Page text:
And that really is the bottom line. Not letting anyone die can subvert the impact of a novel as much as choosing the wrong person.

I’m already writing my next storyline, which will be a darker fantasy than the epic fantasy trilogy. More people are going to die. I hope that the story unfolds similarly to Spirit of Life and choosing won’t be an issue. If it is, I haven’t given up on the random generator idea!

Actually, after recent posts at the Guild of Dreams on the lack of disabilities and mental illness in fantasy, I’m thinking I need some gaming dice or at least number assignments for levels of injury. There is more to battle than life and death. Short term injuries, long term disabilities, death of friends or family, mental impacts, all of these things are relevant in life and our writing. I want to be a brave enough author not to shy away.

What about you? As a reader, what do you think when a character dies, or doesn’t? As an author, do you have problems killing someone off or is it planned from day one (and does that make friends hesitate accepting dinner invitations?!)?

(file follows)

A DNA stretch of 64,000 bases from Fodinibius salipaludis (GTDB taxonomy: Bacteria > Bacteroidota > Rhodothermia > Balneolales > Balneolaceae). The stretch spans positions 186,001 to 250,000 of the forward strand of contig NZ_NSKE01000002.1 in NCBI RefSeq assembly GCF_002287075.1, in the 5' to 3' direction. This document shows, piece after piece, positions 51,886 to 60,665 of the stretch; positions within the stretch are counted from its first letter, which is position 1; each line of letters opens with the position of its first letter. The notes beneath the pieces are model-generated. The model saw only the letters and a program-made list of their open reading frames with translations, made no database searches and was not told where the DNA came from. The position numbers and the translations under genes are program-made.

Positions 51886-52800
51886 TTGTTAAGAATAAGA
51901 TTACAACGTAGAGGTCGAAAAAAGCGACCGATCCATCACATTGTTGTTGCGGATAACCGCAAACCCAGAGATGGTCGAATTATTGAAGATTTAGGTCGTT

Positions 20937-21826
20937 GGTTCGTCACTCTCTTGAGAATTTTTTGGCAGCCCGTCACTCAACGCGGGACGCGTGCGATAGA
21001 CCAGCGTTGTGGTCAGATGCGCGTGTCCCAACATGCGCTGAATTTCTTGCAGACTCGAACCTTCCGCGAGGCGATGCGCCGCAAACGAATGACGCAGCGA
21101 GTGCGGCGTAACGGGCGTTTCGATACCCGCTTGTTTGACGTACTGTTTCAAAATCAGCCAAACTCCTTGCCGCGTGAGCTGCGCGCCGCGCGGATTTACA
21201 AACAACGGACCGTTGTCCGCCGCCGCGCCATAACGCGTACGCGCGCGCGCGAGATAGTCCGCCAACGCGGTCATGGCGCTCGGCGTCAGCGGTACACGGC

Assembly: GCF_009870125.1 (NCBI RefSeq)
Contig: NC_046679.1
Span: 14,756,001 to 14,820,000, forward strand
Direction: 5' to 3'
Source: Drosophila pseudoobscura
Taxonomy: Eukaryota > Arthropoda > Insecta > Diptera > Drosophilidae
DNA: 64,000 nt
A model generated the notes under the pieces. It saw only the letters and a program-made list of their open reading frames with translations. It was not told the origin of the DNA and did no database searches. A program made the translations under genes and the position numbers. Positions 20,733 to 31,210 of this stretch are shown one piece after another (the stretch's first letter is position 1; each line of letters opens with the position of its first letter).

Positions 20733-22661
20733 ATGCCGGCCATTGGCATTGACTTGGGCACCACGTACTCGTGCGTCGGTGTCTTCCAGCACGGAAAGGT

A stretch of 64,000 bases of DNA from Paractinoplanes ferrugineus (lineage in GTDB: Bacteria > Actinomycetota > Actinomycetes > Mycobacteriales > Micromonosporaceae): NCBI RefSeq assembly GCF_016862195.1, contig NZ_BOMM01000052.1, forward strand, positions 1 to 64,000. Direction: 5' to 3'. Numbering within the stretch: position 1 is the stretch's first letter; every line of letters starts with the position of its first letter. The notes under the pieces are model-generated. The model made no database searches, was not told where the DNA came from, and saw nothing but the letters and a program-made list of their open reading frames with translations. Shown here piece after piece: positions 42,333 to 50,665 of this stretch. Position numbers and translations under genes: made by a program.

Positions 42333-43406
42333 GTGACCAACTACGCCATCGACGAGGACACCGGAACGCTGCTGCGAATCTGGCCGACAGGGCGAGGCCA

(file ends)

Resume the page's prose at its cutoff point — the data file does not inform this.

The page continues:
Autumn is a best selling indie author, conservationist, & world traveler with plans for many more adventures both real and fantastical! She is currently settled in the wilds of Maine with her small dragonish dog and husband, searching for a portal to another world.

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Written by: Autumn

Autumn is a best selling indie author, conservationist, & world traveler with plans for many more adventures both real and fantastical! She is currently settled in the wilds of Maine with her small dragonish dog and husband, searching for a portal to another world.

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  1. Raven Tyjha

    You should totally look into a good set of game dice, I may even suggest multiple dice, a set for each character. Then google D&D injury locations, there are a plethora of charts, from simple locations that get hurt for temporary injuries, to broken limbs and torn ligaments, to permanent(or semi-permanent) disabilities. There are a few sects of horror gaming like Cthulhu that will give you mental effects of the same scope. It’s a huge can of worms, lol, have fun!

    • Lol. It does sound fun. I love that there are now mental effects! Things have changed since I last played D&D and such. I think dice could certainly add variability to injuries and change writing. Even a tarot reading or rune casting for a character can get things going in you are stuck. But it is also great when the story suggests what should happen naturally. I was surprised at who died in the story from the post. I would never have considered that character until the moment happened. And that she died … well, it has reverberated through a second trilogy affecting so many things. Goes to show that death doesn’t necessarily write a character out of the story!